COL ROCK:  Let me address the first point first.  Does the government have the information relative to the date and time the photographs were taken and by whom?

CPT SOMERS:  The photographs were taken on the morning of the 17th of February 1970.  By whom I am not certain at this point.

COL ROCK:  Are there any more photographs of the outside of the house?

CPT SOMERS:  Sir, the files in this case are voluminous.  I have not seen all the files in this case and I do not know the answer to that question one way or the other.

COL ROCK:  May I see those photographs, please?

(The photographs in question were handed to the IO.)

COL ROCK:  Captain Somers, do you know whether there is in existence a photograph showing the alleged location of the stick that has been discussed?

CPT SOMERS:  I do know that there is no such photograph.

COL ROCK:  Counsel for the accused, I think that at the present time that these are all the photographs pertaining to what we have discussed thus far and I would like to proceed.

MR. SEGAL:  May I just state one thing, Colonel Rock.  That is I want to make a representation to this hearing that on the basis of our investigation on behalf of the accused in this case, we have very strong reason to believe that a photographer from the investigation laboratory at Fort Gordon, Georgia, was present on the morning of the 17th and took a substantial number of pictures of the exterior of this building; that there even exists a photograph showing the government's photographers at work.  I would further represent, sir, that it is so elementary in criminal investigation to have had exterior photographs of the building where weapons were found outside that may be relative to the crime, and where the existence of activities of various persons may have left the outside, it is inconceivable to me, sir, the government at this juncture had made available the photographs of the scene which will be useful to this investigation.  I am particularly troubled, sir, and I will state it to you at this time, that the photographs that were handed to us do not establish my point of reference which regard, for instance, to any clearly visible portion of the house that we have been dealing with, particularly there's no photograph here which establishes the relationship of this bush to the rear door of the house, and I submit to you, sir, that there is an obvious connection here that ought to be explored, and the government is aware of, I just feel, at this time, that there can't be any possible valid reason for the delaying in making available to this inquiry those photographs for the exterior of the house, and particularly the side and the rear, and that while I don't propose to delay any more this afternoon, I would really sincerely urge upon the inquiry that a direction be given to counsel for the government to perhaps pursue further with the authorities at the investigation lab at Fort Gordon, whether they do not have available additional black and white photographs of the exterior of the house that could be presented to this court next week, when certain laboratory technicians will be here.  At this time, as I said, I cannot envision any prejudice to the government, and I think it will substantially expedite the inquiry in this matter.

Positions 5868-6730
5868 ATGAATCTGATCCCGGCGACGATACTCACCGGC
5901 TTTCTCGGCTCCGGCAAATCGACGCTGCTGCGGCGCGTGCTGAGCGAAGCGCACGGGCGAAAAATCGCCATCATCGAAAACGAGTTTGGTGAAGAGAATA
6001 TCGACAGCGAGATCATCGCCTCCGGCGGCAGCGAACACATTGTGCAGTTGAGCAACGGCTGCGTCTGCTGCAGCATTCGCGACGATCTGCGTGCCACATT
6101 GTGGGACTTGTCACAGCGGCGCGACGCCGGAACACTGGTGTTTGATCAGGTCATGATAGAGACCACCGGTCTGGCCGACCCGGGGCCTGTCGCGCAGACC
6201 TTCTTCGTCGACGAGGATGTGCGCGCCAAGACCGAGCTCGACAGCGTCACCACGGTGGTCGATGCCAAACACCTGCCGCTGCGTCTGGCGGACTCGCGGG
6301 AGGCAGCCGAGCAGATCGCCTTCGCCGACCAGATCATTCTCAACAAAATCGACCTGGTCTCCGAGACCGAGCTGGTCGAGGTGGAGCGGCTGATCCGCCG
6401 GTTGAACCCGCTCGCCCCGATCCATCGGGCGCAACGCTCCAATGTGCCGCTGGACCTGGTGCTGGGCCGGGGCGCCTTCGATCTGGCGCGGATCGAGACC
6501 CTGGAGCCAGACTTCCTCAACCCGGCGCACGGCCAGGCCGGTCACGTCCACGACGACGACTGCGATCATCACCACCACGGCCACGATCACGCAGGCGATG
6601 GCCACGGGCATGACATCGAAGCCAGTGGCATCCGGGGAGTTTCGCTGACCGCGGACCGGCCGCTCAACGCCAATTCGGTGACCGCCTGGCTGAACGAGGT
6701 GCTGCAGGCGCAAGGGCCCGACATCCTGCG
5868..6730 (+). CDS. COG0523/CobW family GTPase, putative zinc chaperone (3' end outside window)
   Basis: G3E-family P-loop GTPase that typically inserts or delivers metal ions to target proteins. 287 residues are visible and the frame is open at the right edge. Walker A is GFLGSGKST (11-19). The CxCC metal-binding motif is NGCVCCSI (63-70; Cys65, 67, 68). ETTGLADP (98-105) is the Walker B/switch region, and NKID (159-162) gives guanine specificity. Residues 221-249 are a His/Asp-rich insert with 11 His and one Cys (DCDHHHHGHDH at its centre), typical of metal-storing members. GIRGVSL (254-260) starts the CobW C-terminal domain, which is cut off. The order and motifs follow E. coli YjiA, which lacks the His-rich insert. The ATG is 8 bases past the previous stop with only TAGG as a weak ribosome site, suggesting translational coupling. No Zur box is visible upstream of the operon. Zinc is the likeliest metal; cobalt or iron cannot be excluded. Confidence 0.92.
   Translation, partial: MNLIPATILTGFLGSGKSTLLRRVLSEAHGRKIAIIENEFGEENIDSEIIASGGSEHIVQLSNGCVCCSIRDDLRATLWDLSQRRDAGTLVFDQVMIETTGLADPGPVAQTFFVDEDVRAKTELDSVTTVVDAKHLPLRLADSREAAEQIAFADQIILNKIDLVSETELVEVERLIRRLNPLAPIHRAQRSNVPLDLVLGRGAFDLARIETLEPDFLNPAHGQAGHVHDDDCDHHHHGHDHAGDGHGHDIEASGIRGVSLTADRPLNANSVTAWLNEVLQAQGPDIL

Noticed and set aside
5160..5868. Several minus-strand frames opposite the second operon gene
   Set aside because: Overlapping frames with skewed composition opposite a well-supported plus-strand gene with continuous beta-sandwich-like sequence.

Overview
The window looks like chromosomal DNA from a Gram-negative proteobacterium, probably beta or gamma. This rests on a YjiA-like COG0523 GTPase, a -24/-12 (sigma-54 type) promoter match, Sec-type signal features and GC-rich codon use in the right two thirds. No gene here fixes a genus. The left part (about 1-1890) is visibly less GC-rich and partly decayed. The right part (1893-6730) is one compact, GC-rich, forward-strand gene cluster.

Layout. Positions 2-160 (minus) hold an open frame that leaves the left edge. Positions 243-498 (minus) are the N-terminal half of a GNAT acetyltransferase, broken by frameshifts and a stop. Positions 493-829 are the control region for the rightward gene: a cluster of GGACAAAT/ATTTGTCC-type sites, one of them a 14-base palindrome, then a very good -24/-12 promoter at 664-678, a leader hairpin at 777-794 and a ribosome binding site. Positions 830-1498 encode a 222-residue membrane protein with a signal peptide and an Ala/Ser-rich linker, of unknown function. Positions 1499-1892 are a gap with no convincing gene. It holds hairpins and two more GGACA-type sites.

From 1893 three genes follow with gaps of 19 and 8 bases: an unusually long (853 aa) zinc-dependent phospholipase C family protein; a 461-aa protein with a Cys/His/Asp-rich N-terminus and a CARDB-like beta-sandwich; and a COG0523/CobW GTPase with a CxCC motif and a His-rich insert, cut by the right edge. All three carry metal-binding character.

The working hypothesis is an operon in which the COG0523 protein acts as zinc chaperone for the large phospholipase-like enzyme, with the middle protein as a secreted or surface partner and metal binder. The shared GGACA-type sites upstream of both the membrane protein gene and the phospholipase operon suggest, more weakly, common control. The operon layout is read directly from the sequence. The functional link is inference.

CPT SOMERS:  Sir, I do not represent to you that there are no other photographs available of the outside of the house.  I could not say that if I wanted to, because I don't know what else there may be.  I know a good deal of what's in this case.  I cannot represent to know everything in it.  I have shown counsel for the defense three pictures in question, pictures of the weapons.  Those are the only pictures -- I've described them as weapons -- they have been used as such.  They may or may not have been used that way, but those are the only pictures that I am aware of showing these objects.  Now, the government does intend to present a case and try to make it clear the placement of the weapons and any other point which at least it deems to be critical in this case, so it would appreciate the opportunity to do so before being judged by the defense as to whether or not what we have done is adequate.

MR. SEGAL:  I don't want to prolong the discussion, Colonel Rock.  I just want to say to you that it is not my understanding, first of all, I only request of the hearing -- investigating officer, the investigating officer's direction to the government's counsel to produce only the photographs of the alleged weapons.  It was my understanding that what we were discussing was the production of photographs of the outside of this house, which will be relevant to our understanding of what took place on the back of the location of the shrubbery here, and so that we might understand what were the possibilities that were available to the investigators, and whatever facts the investigators will be testifying to that were possibly be made more clear by reference to the photographs.  I do not understand that the investigating officer was giving to the government the right to pick and chose which photographs he would present, but we would have the black and white photographs showing the external portion described and they would be then used to refer to as needed in this case.

COL ROCK:  At this juncture, Mr. Segal, I am satisfied that we have represented here in these photographs what is germane to what has been covered at this juncture, and I would like to proceed.

CPT SOMERS:  If I may, sir, I would like to recover those three photographs before I do proceed.  Let the record reflect that I have now taken the three photographs in question.